Auburn, Owasco parishioners sponsor students in Dominican Republic

By Jennifer Burke/Catholic Courier    |    02.21.2008
Category: Finger Lakes


Each summer several parishioners of Sacred Heart Church in Auburn and its mission parish, St. Ann in Owasco, fly to the Dominican Republic and spend a week in Don Juan working and forming friendships with the locals through the parishes' Mission From the Heart project.

 

Parishioners don't have to leave the country or even apply for a passport to be involved in the project, however. Through Mission from the Heart's Support A Student component, parishioners and members of the wider Auburn community financially sponsor students at a school in Don Juan, said Sister Chris Treichel, OSF, pastoral administrator at Sacred Heart and St. Ann.

"We realized that we wanted to help the kids in the school," she said, explaining the impetus for Support A Student.

The beginnings of the parishes' Mission From the Heart project date back to 2000, when Ed Galka, a Sacred Heart parishioner, first visited the Dominican Republic on a business trip. During that and many subsequent business trips to the region, Galka began to notice the Dominicans' impressive faith and spirituality, as well as the equally impressive poverty in which they lived.

"Ever since I've been going there, I've just had this feeling that I've got to bring other people to see these people," Galka told the Catholic Courier in 2005.

Galka wanted to help the Dominicans in Don Juan, but he wanted even more to form some sort of mutually beneficial relationship with them. He hoped he and his fellow parishioners could somehow work to ease the Dominicans' poverty, while at the same time learn from their intense faith and simple lifestyles. Mission From the Heart was born in 2005, and in July 2006 Galka brought more than a half-dozen parishioners to the Dominican Republic with the help of Father Ronald Gaesser, a retired diocesan priest who ministers in Don Juan for six months of each year.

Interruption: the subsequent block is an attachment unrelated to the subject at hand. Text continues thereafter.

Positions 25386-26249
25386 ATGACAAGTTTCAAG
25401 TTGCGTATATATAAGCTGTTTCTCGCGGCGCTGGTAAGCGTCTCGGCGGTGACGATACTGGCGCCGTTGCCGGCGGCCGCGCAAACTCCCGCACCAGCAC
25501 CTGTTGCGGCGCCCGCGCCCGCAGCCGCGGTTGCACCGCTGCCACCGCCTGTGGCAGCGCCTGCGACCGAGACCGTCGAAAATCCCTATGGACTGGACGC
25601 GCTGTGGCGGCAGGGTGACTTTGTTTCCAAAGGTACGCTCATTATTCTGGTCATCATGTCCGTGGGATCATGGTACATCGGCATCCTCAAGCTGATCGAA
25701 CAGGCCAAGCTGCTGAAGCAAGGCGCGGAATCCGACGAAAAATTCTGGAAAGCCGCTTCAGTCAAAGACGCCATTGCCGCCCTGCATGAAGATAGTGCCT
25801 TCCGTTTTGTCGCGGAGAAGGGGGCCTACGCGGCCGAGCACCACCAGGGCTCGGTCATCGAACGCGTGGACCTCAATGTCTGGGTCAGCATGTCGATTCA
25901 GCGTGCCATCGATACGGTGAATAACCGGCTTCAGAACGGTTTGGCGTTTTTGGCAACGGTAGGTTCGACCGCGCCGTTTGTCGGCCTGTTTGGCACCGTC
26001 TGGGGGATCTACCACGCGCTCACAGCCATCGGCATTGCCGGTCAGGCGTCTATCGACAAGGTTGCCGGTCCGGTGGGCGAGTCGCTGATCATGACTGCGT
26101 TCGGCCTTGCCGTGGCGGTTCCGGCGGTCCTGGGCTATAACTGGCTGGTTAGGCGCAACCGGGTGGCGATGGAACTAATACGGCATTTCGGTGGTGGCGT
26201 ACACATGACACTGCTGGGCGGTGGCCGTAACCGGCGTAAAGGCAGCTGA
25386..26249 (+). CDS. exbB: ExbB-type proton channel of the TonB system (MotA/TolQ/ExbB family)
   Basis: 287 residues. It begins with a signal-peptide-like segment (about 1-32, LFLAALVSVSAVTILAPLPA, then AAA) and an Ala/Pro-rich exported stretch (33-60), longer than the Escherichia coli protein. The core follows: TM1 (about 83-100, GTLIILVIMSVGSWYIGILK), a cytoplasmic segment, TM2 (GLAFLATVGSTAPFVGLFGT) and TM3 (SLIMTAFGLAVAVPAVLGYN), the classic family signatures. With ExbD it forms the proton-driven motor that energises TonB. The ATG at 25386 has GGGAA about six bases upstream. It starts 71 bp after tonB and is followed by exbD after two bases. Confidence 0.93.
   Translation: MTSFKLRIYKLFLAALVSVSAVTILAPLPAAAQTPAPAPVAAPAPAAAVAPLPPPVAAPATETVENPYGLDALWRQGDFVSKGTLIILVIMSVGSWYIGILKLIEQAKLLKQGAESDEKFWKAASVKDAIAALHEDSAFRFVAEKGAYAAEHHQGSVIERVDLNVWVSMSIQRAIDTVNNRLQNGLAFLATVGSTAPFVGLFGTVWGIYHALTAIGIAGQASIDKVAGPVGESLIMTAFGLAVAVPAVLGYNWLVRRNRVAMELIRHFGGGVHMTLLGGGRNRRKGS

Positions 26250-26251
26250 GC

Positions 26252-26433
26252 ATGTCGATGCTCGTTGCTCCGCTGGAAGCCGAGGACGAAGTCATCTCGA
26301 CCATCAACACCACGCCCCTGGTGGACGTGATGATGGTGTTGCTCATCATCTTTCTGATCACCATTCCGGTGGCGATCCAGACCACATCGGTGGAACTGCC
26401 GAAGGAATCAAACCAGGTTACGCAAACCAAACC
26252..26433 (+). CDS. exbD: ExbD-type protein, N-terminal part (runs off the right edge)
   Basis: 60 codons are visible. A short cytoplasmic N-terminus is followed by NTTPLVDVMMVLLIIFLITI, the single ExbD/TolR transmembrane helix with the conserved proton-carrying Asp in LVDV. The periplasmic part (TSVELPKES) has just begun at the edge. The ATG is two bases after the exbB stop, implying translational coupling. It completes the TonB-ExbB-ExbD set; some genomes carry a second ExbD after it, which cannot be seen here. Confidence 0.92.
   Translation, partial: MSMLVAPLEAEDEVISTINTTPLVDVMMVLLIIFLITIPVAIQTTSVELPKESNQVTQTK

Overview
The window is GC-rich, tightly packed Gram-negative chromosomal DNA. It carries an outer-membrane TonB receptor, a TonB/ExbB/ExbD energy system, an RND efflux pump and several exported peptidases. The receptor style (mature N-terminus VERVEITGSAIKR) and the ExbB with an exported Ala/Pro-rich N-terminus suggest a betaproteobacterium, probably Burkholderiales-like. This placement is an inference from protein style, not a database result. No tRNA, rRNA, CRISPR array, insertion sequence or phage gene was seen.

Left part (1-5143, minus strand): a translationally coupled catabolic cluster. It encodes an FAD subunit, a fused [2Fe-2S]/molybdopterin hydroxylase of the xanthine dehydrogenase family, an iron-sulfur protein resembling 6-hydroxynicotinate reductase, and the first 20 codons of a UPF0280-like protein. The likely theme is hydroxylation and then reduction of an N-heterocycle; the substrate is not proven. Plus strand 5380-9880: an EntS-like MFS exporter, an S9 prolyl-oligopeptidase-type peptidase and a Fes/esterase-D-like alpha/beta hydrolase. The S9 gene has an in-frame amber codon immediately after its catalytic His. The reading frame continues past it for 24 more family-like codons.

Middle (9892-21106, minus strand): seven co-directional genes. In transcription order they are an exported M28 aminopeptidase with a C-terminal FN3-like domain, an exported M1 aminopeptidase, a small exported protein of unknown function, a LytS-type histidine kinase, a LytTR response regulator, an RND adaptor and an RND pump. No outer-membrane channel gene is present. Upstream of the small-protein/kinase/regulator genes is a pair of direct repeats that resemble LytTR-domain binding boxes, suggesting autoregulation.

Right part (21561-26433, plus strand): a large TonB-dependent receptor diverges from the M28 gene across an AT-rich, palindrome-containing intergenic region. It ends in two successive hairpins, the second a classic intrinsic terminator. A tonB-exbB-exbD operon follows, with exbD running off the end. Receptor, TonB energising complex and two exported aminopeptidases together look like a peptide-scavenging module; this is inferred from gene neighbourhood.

More Auburn pilgrims have made the trip to the Dominican Republic since then, each time spending a week living with local families, distributing much-needed supplies, and helping paint and repair churches and schools, said Sister Treichel, who visited Don Juan for the first time in August 2007.

Sacred Heart and St. Ann parishioners involved with the project still yearned to do something more for the Dominicans, however, so in December 2006 they began the Support A Student program. Through this program, parishioners and community members can choose to spend $10 a month or $120 a year to help pay for individual students' breakfasts, lunches and other school-related expenses, such as the use of a school psychologist, Sister Treichel said.

"One hundred percent of the funds raised go to help the villagers with their educational needs. The administrators of this project are parishioners who have traveled to Don Juan, and record-keeping is done by parish staff," said Sacred Heart parishioner Roberta Bellnier.

Father Gaesser helped the parishioners identify 130 of the school's students for the first phase of the program, she said.

"All of the original 130 children have been supported, and now 80 more have been identified to be supported," she added.

Project organizers hope eventually to be able to support all of the school's 288 students, but Sister Treichel acknowledged this could take some time. Each person who sponsors a student receives a picture of that child. While the language barrier makes it hard for sponsors to actually communicate with the students, being involved in the students' lives seems to make the sponsors feel good, she said.

"They enjoy knowing there's a child in the school that they are supporting," Sister Treichel said.

Parishioners also drop their spare change into jars set out at Sacred Heart and St. Ann churches, and once a month this money is gathered and sent to the school in Don Juan, she added. This helps ensure that the needs of all students are taken care of, regardless of whether they're individually sponsored through the program.

When parishioners travel to Don Juan, they try to observe what the school and its students need, and when they return to Auburn they earmark the monthly donations for those specific needs, Sister Treichel said. One month's donation recently helped pay for the insurance coverage on the school's bus, she noted.

"We're just trying to help the school," Sister Treichel stated. "They really don't have very much when you (compare them to) our schools. They don't know what they don't have, and they're happy kids. We're just trying to provide money so they can get an education and better themselves."

 

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